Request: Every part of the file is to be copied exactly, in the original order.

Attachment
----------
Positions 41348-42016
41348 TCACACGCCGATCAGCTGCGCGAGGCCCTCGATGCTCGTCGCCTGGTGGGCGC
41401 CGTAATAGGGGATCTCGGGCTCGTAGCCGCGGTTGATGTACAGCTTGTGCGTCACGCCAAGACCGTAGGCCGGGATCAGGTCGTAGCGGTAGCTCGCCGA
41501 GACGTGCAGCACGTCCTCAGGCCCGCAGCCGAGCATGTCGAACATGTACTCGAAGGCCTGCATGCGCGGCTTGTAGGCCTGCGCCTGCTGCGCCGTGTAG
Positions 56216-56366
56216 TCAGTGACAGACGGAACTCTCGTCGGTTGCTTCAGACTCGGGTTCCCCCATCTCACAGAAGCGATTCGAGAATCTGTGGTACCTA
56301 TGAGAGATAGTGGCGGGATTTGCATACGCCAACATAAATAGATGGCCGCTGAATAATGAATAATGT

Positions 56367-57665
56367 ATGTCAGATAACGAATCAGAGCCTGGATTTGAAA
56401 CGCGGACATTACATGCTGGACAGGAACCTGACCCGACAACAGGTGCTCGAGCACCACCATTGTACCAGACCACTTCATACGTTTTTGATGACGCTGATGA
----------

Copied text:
Positions 41348-42016
41348 TCACACGCCGATCAGCTGCGCGAGGCCCTCGATGCTCGTCGCCTGGTGGGCGC
41401 CGTAATAGGGGATCTCGGGCTCGTAGCCGCGGTTGATGTACAGCTTGTGCGTCACGCCAAGACCGTAGGCCGGGATCAGGTCGTAGCGGTAGCTCGCCGA
41501 GACGTGCAGCACGTCCTCAGGCCCGCAGCCGAGCATGTCGAACATGTACTCGAAGGCCTGCATGCGCGGCTTGTAGGCCTGCGCCTGCTGCGCCGTGTAG
Positions 56216-56366
56216 TCAGTGACAGACGGAACTCTCGTCGGTTGCTTCAGACTCGGGTTCCCCCATCTCACAGAAGCGATTCGAGAATCTGTGGTACCTA
56301 TGAGAGATAGTGGCGGGATTTGCATACGCCAACATAAATAGATGGCCGCTGAATAATGAATAATGT

Positions 56367-57665
56367 ATGTCAGATAACGAATCAGAGCCTGGATTTGAAA
56401 CGCGGACATTACATGCTGGACAGGAACCTGACCCGACAACAGGTGCTCGAGCACCACCATTGTACCAGACCACTTCATACGTTTTTGATGACGCTGATGA